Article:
Why is Everyone Quitting Their Tech Job Right Now?

This image is from Mad Men and the iconic moment when Peggy rage quit her agency gig.

From the drama-infused Basecamp mass resignation to the quiet moments where someone decides to move onto a new job adventure, people are quitting a lot lately. Business Insider even gave it a term: rage quitting. As the founder of workplace design consultancy Bloom, I wondered why this might be. So I reached out to my network of recruiting experts and career coaches to get a sense of what’s going on. Here are some of the quotes that stood out.

“It’s about money”

Big companies are expanding everywhere — perhaps no more than Toronto and Kitchener-Waterloo — and they are gobbling up talent as quickly as they can. And what’s worse is they have deep pockets. When an employee gets an offer for $50,000-$60,000 more per year to do the same work as their current job, just at a well-known brand, it’s hard to turn down.

The painful part here is it’s often not the fault of Canadian startups. Large global players like Netflix or Microsoft pay inflated salaries so they can do a talent land-grab. It’s just that when it happens all at once (with multiple companies coming in and hiring dozens of engineers), salary pressure goes way up.

“It’s about being let down”

Without being too melodramatic, tech leadership has been letting people down for years. Whether in small ways or big ways, managers make promises about specific things, talk about what’s “coming down the pipeline,” or make big pronouncements after social crises happen, then never follow through. And frankly, people are sick of it. People would rather quit their jobs and find someone else to work for than continue to work for a manager they no longer trust.

While the letdowns may have been happening for years, people quitting is due to optionality. First, there are the big companies coming in. But then there’s the rise of remote work: for some, being forced back into the office is the final letdown that triggers quitting. However, remote work also opens new opportunities to work for global companies. So if you’re being let down locally, you can always get a remote job with a company on a different continent.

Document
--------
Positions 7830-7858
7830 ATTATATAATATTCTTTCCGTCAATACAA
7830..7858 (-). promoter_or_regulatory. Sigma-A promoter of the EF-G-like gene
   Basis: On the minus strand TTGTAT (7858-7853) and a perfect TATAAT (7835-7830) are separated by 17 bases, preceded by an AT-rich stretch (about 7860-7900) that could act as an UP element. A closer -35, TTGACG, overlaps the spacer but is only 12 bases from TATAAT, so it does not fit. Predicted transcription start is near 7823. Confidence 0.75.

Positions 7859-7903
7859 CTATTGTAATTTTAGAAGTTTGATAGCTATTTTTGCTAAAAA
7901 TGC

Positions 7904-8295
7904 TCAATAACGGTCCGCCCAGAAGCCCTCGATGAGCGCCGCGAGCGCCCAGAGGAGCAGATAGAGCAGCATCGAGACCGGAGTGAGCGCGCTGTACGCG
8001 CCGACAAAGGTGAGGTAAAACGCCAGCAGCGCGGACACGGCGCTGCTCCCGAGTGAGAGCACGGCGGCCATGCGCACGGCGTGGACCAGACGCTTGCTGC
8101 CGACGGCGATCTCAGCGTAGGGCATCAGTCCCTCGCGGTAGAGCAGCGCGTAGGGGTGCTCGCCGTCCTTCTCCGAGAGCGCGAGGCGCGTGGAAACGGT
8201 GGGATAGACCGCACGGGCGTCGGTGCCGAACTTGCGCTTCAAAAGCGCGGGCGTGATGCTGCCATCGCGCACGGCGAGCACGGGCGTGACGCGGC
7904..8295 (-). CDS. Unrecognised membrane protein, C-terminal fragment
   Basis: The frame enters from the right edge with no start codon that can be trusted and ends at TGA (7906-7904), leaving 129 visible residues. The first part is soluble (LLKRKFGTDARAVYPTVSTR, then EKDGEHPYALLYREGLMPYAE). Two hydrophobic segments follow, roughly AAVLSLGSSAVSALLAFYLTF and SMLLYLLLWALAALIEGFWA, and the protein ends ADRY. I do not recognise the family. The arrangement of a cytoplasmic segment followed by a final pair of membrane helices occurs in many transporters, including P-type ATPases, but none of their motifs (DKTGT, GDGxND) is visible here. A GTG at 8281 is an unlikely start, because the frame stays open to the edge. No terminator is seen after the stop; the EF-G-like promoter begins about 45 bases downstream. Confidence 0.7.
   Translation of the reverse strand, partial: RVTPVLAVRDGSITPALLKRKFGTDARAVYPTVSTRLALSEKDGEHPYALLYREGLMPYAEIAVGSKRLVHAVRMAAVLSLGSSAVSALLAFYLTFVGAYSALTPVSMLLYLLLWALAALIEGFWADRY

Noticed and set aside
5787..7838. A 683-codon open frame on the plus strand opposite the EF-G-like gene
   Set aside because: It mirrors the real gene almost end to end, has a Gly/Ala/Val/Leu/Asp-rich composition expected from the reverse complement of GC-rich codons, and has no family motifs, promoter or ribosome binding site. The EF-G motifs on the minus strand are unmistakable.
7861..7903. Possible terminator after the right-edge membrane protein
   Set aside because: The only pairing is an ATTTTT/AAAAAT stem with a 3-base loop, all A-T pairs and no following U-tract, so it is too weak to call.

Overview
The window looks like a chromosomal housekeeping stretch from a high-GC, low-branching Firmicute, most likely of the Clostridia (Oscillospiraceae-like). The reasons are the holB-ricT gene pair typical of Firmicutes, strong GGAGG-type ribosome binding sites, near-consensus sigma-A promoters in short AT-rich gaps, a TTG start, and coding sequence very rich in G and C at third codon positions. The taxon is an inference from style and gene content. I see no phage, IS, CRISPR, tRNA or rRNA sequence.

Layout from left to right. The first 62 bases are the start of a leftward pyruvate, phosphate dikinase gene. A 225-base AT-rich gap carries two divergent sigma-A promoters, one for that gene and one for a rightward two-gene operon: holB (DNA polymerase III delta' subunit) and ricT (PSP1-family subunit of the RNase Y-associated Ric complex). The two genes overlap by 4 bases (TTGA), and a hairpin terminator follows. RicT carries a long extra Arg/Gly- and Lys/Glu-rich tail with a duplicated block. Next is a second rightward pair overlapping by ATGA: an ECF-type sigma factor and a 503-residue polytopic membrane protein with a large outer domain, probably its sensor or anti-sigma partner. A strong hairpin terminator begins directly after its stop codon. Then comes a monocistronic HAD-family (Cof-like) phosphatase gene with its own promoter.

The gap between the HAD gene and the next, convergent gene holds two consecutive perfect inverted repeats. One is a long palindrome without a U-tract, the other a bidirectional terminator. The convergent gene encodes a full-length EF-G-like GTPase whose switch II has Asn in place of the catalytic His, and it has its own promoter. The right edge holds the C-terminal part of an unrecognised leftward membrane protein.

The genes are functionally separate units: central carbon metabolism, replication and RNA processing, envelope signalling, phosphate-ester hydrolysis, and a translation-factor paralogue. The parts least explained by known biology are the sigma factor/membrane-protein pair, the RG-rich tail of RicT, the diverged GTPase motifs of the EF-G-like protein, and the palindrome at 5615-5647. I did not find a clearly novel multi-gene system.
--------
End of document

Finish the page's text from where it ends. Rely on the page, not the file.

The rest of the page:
“It’s about feeling in control”

Largely due to the pandemic, people are really burnt out. Even as vaccinations increase, no one knows quite what’s going to happen with variants, long-term immunity from vaccination, or if there will be another pandemic. With that, people are taking control in any way they can… and unfortunately one of the only things people have control over is if they continue working for their current employer.

With the booming freelance economy and remote work, there’s more opportunity than ever to make money, so people are feeling less tethered to their employers.

“It’s a rebuke of early-2000s office hustle culture”

For years, tech companies traded on being like a family or tribe. This notion brought people together, but it also hid a nasty underbelly of backchannel recruiting, shady corporate culture techniques, and horrible employee burnout revealed by the pandemic. Now people are realizing that hustle culture is an unhealthy and unsustainable way to live your life and build a career. And as life becomes even more unaffordable for millennials, more employees are looking to their employer as a transaction: (good) labour for (fair pay levels of) cash.

Once “being an office family” became code for having to put up with low pay and low-grade abuse just because there’s catered lunch, people lost their appetites.

Let’s build the working world we want

Tech is… interesting. It at once has solved so many problems in our lives and created great wealth while also upholding discriminatory structures, supporting wealth hoarding, and created almost as many problems as it solved. With a record like that, it can be tempting to give up. Instead, I say let’s do it differently: let’s build work that works for us.

It is possible to build inclusive systems. I know this because I help amazing companies like Voiceflow and Spotify do it every day. And it’s possible to pay people well and profit. We’ve seen this from experiments like Gravity Payments’ $70,000 minimum wage, and I know it from my own experience building a profitable company while paying my staff as much as I possibly can.

So much of the way we work is a choice. It sounds sad when you consider our current reality, but it’s actually a blessing: it means we can choose to be better.

We help startups and the people who work at them grow.